So even at 10th level, the party gets 5 total attacks per round. Let's say the wizard hastes the entire party. They now get a total of 10 attacks per round. But each person must make a system shock or die, and each one ages 1 year. Do this more than once or twice, and someone is going to die. And they you have the resurrection survival roll to deal with, which does not exist in 3E. Plus, the aging adds up.
Now, I don't have a 3E PHB handy, but I know all classes ended up with at least 2 att/rd, and fighter classes got 4, so...

3E

Fighter - 4
Wizard - 2att/rd
Cleric - 2att/rd
Thief - 2 att/rd

A 3E party would get as many attacks per round as a hasted 2E party. Now, why in the hell would any wizard not have tons of haste spells ready, so that the party can get 20 attacks per round (twice as many as a hasted 2E party) and never have to worry about system shock rolls or dying?

But a lot of people hated those mechanics. You obviously disagree, but you are clearly in the minority.


I wouldn't say the minority at all. A lot of people whined about them, sure. But most mature gamers handled it. Granted, nobody seems to like level drains. But I've almost never had a complaint about system shock rolls, or resurrection survival rolls, or complaints about aging as a result of casting or receiving the effects of a spell.

If your character is level drained, you can no longer be as useful to the party anymore. You are now a burden, someone that can't contribute fully but still must be protected until you can regain those levels. That's not fun, for anyone involved. So they made it easier. Because that's what the fans wanted. The game has changed because the audience has changed.


That's precisely my point. The audience they went after has changed. It's easier to write stat blocks for poor powergamers who don't understand roleplaying or demand more from the game than: "Pow! Zap! Bang!".

In fact, the main reason people wanted it easier to avoid or return from death in later editions is because they would get attached to their characters and want them to live on. In the old days, characters were pretty expendable. It wasn't common for players to roll multiple characters, as backups, for when the originals inevitably died.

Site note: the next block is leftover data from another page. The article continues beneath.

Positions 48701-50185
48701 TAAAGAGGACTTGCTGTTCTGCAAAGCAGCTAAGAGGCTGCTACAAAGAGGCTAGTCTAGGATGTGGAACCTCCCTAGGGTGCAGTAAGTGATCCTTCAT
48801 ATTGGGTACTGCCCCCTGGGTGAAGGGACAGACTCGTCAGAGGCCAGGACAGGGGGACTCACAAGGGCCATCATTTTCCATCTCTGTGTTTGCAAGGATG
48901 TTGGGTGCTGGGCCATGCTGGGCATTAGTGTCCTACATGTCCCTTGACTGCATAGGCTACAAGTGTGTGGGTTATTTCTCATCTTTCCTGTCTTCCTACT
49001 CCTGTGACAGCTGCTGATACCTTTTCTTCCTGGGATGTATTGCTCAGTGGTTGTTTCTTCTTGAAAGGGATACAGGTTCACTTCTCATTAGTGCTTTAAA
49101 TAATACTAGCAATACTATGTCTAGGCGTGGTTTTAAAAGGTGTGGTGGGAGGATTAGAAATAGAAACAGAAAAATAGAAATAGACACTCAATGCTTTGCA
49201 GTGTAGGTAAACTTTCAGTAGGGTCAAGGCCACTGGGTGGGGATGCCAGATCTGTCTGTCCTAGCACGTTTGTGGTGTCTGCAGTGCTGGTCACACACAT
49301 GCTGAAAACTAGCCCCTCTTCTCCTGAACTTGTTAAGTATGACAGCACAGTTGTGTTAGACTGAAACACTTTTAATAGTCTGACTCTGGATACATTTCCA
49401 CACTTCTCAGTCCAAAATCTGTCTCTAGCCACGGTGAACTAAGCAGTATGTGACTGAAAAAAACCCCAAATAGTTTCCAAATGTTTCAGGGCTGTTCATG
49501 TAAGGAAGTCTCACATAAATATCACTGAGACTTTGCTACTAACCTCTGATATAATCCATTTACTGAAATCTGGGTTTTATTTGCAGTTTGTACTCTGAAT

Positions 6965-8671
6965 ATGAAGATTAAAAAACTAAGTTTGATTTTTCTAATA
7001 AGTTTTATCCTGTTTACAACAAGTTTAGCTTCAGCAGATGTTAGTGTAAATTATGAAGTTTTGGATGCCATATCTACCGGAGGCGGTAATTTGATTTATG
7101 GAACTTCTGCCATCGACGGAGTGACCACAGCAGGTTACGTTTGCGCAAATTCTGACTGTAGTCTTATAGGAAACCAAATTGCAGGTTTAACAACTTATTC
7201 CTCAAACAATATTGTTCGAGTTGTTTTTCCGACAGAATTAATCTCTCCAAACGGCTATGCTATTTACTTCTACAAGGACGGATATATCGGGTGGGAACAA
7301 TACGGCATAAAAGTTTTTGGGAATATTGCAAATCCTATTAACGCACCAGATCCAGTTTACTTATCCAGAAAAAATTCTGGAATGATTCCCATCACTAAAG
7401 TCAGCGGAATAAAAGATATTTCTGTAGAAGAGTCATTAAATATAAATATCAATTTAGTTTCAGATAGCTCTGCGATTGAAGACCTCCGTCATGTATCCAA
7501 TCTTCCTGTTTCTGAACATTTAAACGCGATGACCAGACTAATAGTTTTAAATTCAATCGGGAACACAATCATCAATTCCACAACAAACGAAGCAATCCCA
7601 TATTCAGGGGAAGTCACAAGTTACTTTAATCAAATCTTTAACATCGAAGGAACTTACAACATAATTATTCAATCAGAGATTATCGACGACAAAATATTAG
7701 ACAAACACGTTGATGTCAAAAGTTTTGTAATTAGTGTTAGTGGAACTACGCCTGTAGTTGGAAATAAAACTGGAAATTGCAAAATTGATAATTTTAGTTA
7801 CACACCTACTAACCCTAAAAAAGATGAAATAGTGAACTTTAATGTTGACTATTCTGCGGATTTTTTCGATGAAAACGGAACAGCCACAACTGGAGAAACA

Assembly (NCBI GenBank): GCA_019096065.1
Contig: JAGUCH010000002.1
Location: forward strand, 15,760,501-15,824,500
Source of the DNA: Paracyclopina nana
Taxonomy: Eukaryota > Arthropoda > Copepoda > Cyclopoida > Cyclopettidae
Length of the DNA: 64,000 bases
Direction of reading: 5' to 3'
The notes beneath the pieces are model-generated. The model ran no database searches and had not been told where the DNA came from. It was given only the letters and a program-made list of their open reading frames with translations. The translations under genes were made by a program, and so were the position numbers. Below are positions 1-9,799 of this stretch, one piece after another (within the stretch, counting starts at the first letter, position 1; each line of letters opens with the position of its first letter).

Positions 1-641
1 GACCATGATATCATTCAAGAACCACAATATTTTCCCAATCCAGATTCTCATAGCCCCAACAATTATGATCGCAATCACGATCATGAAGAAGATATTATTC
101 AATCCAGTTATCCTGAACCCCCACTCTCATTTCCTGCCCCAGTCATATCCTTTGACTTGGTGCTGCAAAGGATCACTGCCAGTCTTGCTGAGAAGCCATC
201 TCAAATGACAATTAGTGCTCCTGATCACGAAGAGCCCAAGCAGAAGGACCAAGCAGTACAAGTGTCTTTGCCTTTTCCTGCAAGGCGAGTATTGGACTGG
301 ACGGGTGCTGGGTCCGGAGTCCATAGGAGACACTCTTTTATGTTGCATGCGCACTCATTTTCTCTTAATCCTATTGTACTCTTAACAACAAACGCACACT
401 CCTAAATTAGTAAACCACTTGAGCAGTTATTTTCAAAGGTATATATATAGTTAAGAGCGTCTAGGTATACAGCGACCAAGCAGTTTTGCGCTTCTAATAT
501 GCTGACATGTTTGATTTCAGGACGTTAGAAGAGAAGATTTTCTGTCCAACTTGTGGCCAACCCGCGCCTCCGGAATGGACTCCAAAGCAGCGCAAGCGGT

In the old days, that was the purpose and challenge of the game. If you kept your character alive, you received praise and higher levels. And people definitely got attached to their characters even back then. The longer they survived, the more they got attached and therefore the more careful they had to be. But then comes 3E and you don't have to worry about dying because:

1) Almost nothing is truly dangerous outside of sheer damage
2) Literally every form of damage or death was toned down and made safer and had an easy, instant, cheap fix - whether it was greater restoration or mass heal, etc.
3) No form of injury was permanent. Level drains were temporary and got saving throws. And if that wasn't enough, let's create a spell (greater restoration) that can restore 20 r more drained levels with a single casting! Of course, let's make it easy to get, and inexpensive (500 xp to restore 20 levels)! :roll:
4) There was no limit to the number of times you could die.

Come on! I can't honestly look at 3E as anything other than a sad joke, a capitulation to sad, whiny, poor gamers. 99.9% of the risk was removed. Character became essentially immortal.

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Stik
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Re: When D&D lost its soul

Post#12 » Wed Dec 27, 2017 7:37 pm

For me, the trouble became obvious when I ran across the words: "Take a level of." As in "Then my third level Sorcerer will take a level of Ranger." In my mind, becoming a sorcerer or a ranger is something that takes years of training. You don't just arbitrarily become a ranger for a few months.
I am of the opinion that characters are grown, not built.
"No matter where you go, there you are."

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Halaster-Blackcloak
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Re: When D&D lost its soul

Post#13 » Wed Dec 27, 2017 8:01 pm

Garhkal wrote:

That's one of the worst aspects imo of the newer editions, AND how it dripped down into 2e games, where players OF those new editions nerd-rage on old school DM's who go BTB and 'limit' their choices...


Yeah, that's a problem. I've heard and seen that come about often. It amazes me. I remember the fight at WOTC where I challenged the 3E gamers to give me a "kit" or "class" that I could not play using 1E and/or 2E rules, that they had or could have in 3E. Roman legionaries, pirates, bounty hunters. I beat every challenge they gave me. It's not just because of my long years of experience and genius IQ :wink: :lol: , it's because the game was designed to be flexible and the rules worked! And I had players do just that - create pirates and what not using the rules and classes available. It as all about the roleplaying, not the feats and kewl powerz.

While 1e/2e games were not immune to that stuff, it DID have more push for Role playing, than pure ROLL playing...